The Marimba pictured below is of no use to modern Marimba Players. The latest compositions require instruments with 5 octaves and this one has only 4. It is however, an example of Marimba manufacturing par excellence. The bars are made of prime rosewood, old heartwood that is simply no longer available and much of the instrument is made of materials that were restricted once the 2nd World War began. The resonating tubes are chrome plated brass, the braces chrome plated steel. The wheels are extra-large and even the Art Nuvo decals are still visible on the wooden end pieces.
Of course, the bottom line is a sound I can only describe as organically warm, rich, mellow and alive. Because rosewood trees were over harvested, this sound is only heard on old instruments. If one wants to hear that sound, or a reasonable facsimile thereof, listen to the CD Nexus Ragtime Concert or its companion, Nexus Plays the Novelty Music of George Hamilton Green. Nexus Ragtime Concert was a direct to disc recording and when I practiced my parts at home, the CD and marimba sound fused together so perfectly, I couldn’t hear myself playing.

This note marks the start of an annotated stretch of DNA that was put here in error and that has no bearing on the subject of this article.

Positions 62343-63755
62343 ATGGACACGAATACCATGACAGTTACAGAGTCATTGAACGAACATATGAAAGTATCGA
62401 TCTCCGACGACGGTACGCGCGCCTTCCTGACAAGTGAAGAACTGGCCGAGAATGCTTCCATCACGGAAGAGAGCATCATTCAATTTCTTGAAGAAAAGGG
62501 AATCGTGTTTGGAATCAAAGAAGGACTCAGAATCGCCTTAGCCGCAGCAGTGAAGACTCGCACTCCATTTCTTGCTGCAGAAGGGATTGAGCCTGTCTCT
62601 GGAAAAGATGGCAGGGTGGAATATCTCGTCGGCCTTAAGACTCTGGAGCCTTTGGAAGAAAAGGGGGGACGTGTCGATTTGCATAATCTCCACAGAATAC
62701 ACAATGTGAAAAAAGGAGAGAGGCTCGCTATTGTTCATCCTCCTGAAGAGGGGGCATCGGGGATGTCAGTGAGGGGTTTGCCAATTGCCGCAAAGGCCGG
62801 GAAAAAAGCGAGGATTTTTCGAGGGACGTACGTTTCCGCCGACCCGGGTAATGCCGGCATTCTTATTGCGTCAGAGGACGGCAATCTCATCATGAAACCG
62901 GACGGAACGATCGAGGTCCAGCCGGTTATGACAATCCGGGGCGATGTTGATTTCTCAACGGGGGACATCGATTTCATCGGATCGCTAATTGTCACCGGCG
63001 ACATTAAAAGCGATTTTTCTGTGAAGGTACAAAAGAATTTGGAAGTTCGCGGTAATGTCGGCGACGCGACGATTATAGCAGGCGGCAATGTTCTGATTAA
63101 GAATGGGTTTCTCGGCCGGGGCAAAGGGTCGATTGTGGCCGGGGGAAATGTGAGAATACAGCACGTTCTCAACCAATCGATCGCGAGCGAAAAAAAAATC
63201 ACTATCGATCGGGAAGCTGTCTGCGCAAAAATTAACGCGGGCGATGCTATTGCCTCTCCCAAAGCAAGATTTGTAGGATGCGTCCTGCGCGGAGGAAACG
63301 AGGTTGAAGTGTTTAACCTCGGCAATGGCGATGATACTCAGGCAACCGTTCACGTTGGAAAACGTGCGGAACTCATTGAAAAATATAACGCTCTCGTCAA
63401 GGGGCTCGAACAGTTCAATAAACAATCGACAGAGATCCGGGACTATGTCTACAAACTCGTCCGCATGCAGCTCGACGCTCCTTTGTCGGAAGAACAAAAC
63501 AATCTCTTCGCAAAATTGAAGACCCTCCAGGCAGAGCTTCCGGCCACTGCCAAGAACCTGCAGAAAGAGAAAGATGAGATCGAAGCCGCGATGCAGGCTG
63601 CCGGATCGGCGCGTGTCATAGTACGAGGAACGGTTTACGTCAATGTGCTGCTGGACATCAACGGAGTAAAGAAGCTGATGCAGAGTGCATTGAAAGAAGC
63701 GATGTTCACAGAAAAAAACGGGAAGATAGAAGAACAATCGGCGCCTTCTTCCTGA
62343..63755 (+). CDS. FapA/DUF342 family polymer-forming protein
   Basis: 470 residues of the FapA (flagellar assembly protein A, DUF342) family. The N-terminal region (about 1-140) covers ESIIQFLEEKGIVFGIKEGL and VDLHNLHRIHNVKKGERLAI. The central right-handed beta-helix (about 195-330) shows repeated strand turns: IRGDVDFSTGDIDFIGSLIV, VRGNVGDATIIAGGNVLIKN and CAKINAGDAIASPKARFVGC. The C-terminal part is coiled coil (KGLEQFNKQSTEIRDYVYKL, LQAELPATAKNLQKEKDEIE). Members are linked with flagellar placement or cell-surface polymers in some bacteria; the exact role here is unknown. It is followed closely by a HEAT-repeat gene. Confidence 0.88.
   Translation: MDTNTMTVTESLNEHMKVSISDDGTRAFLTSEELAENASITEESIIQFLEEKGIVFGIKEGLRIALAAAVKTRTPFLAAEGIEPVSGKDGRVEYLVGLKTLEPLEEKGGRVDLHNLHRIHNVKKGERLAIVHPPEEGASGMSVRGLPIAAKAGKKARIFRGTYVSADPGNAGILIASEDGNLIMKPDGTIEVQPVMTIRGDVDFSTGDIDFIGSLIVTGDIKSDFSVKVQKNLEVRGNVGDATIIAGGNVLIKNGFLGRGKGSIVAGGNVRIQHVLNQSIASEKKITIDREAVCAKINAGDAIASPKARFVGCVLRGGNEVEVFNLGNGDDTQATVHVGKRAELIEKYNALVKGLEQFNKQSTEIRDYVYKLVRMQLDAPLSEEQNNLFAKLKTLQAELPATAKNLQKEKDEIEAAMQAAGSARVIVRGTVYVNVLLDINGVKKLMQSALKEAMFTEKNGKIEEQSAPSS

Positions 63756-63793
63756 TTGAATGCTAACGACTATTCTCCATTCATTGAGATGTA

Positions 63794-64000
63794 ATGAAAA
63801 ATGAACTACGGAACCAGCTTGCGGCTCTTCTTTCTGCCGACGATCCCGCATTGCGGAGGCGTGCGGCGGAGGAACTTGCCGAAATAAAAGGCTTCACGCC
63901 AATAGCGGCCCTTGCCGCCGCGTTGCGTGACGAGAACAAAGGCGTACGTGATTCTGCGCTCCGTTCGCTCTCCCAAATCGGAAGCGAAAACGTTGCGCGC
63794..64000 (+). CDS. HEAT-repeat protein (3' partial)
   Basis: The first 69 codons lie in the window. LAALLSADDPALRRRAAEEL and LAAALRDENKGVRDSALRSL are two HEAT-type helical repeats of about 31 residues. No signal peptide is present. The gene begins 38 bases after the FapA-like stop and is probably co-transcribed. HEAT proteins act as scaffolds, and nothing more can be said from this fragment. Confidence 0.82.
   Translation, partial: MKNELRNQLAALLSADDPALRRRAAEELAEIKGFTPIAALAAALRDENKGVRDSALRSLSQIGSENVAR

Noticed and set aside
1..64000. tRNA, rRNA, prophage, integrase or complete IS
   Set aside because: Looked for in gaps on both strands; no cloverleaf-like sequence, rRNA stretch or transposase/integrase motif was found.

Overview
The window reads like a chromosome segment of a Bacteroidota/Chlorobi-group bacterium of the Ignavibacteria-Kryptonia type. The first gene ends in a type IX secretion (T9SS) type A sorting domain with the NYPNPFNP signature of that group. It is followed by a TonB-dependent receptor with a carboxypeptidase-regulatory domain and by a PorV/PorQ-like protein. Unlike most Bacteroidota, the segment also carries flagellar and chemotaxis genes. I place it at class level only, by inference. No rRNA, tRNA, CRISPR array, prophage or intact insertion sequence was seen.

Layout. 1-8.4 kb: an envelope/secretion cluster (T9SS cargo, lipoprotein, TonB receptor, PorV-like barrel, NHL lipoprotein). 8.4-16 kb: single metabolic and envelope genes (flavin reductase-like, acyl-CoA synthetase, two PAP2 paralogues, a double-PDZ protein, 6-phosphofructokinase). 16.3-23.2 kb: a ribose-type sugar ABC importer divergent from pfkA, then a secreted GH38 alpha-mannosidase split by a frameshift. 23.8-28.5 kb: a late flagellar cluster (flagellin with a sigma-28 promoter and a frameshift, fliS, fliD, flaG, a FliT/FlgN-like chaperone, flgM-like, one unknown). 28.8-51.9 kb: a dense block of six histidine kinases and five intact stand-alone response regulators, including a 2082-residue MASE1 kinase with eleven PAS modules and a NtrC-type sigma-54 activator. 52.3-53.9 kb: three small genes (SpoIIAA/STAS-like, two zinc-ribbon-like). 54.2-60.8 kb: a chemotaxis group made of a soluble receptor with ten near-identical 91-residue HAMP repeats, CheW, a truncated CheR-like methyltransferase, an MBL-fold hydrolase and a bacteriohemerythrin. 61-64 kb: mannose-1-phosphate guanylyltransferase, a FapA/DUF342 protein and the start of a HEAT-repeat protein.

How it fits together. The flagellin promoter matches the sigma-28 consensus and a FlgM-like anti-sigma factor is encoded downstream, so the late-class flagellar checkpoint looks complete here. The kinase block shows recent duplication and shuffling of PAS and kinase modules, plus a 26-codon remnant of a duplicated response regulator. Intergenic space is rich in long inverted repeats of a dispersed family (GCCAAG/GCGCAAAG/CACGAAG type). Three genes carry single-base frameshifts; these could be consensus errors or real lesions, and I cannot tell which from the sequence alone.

I purchased this instrument from Bob Ayers in 1966. Bob’s wife Doreen wanted a new refrigerator and if I paid for it, I could have the marimba. Deal! My wife and I drove to New Jersey, had a nice visit with Bob and Doreen, packed up the marimba and brought it back to Rochester. I think Doreen’s refrigerator cost $250.00.
According to my sources, the number 54 Marimba was an improved version of Deagan’s number 354. It’s at least 77 years old and the chrome needs a little polishing and the wooden parts could use some buffing. Other than those cosmetic touch ups, it’s in better shape than its owner. Soon it will have a new home.
Unless otherwise indicated, all photographs by Richard Quinlan, Q Media Solutions.